Then they came for the Jews, and I did not speak out– Because I was not a Jew.

Then they came for me–and there was no one left to speak for me.

About makagutu

As Onyango Makagutu I am Kenyan, as far as I am a man, I am a citizen of the world

30 thoughts on “Socrates and religious persecution

  1. Mordanicus says:

    >>In Saudi Arabia, a young man has been accused of atheism and spreading atheistic ideas (via the internet), and sentenced to six years in prison and 600 lashes – he appealed, and the appeals court not only maintained the conviction, but increased the sentence to 10 years and 1000 lashes.

    The only good thing about this, is that he didn’t got a death sentence…


  2. themodernidiot says:

    I feel worse for their women. No matter what they believe, they are shit.


  3. john zande says:

    We just did an article for the NYT’s about an Indonesian man, 26 year old Alex Aan, who spent 19 months in jail for the same “crime.” Madness.


  4. Aquileana says:

    Great summary and sort of tribute to Socrates, makagutu.
    Thanks for sharing, Aquileana 😉


  5. Arkenaten says:

    Now there’s a reason for a coup or military intervention if ever there was a need.
    Trouble is, the invaders would largely be ”Christian’ and we’d be off on another Crusade.
    Nutters, all of them.


  6. fabryhistory says:

    Thank you for telling me about this – I will definitely sign that petition.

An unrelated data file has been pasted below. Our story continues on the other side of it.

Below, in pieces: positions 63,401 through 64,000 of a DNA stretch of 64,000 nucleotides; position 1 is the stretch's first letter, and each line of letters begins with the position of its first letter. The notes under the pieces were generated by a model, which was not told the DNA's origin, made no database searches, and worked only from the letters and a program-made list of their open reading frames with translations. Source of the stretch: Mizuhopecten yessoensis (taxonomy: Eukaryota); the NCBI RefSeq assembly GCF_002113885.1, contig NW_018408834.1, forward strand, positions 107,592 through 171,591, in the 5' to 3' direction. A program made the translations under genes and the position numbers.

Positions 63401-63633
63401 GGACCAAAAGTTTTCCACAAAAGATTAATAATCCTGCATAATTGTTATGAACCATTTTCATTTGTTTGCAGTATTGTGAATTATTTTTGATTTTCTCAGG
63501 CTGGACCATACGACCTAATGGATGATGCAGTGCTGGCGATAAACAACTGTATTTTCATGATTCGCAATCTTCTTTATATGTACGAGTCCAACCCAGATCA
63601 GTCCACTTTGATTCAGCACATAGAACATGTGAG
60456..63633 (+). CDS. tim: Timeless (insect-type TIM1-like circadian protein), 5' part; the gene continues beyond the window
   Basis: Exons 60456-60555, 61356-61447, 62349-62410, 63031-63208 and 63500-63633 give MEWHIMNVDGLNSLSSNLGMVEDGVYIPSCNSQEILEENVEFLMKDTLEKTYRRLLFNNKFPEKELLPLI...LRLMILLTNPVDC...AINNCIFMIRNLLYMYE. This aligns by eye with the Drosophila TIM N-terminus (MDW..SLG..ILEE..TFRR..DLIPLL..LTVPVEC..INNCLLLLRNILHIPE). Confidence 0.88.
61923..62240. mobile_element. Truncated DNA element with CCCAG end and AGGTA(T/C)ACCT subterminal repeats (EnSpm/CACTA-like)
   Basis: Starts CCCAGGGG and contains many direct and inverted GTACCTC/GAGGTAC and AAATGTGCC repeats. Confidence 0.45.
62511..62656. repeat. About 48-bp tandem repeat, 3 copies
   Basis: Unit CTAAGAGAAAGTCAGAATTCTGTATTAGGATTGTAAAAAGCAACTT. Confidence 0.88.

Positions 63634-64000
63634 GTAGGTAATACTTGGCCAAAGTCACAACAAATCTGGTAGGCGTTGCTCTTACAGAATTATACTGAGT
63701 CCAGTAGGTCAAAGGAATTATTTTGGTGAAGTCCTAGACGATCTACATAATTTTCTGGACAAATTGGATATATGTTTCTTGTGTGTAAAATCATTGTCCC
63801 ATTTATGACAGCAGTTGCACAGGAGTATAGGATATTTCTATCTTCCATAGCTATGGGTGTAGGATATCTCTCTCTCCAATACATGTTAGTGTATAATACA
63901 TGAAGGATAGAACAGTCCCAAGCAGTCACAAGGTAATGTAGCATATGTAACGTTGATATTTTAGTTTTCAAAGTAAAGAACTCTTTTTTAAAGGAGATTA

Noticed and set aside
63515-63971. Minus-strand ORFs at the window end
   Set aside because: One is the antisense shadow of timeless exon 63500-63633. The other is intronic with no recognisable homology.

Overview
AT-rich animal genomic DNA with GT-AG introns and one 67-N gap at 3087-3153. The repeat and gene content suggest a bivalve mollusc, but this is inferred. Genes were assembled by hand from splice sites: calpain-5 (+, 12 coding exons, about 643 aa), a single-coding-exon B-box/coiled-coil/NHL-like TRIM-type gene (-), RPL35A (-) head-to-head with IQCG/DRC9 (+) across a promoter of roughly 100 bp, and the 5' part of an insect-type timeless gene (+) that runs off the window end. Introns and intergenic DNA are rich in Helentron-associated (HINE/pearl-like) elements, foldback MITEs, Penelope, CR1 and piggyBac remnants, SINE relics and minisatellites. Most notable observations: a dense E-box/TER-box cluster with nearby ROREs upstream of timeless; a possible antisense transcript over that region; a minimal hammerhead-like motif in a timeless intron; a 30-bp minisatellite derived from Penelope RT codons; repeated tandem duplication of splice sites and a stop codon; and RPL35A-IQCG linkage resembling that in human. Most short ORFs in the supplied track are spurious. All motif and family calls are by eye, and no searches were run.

7. Powerful piece!


  8. archaeopteryx1 says:

    Excellent, Mak.


  9. Eric Alagan says:

    “…And how was this authority given them?…”

    By divine grace, of course.

    Pardon me while I pull up my pants – lest anyone sees my a%#@ laughing!


  10. okuodo says:

    this absurd so so so, it is so saddening religion extremism is suicidal to our human choices n options


  11. aguywithoutboxers says:

    An awesome manifesto, my Nairobi brother! Freedom of expression is one of the basic human rights. Funny, in a country where one family controls the majority of the wealth and indulges in every behavior except those subscribed to by its belief system finds it necessary to restrict the thoughts of another. Repression is a dangerous game to play when history has taught us that retribution demands a terrible price. Thank you for sharing this with us! Much love and naked hugs! 🙂


    • makagutu says:

      What irks me most, is atheists are accused of blasphemy when it is the god believers who are blasphemous. They tell us their all loving god will burn some people in hell for eternity for finite crimes. Isn’t that the height of blasphemy?

      I agree with the fellow who said blasphemy is opposing the priest regardless of the stripe of faith he adheres to.

      Thanks for reading. Many hugs to you too.


  12. archaeopteryx1 says:

    Sudanese woman sentenced to death for apostasy

    KHARTOUM, Sudan (AP) — A Muslim-by-birth Sudanese woman who married a Christian man was sentenced to death Thursday after she refused to recant her Christian faith, her lawyer said.

    Meriam Ibrahim, whose father was Muslim but her mother was an Orthodox Christian from Ethiopia, was convicted of “apostasy” on Sunday and given four days to repent and escape death, lawyer Al-Shareef Ali al-Shareef Mohammed said.

    The 26 year old, who is eight months pregnant, was sentenced after that grace period expired, Mohammed>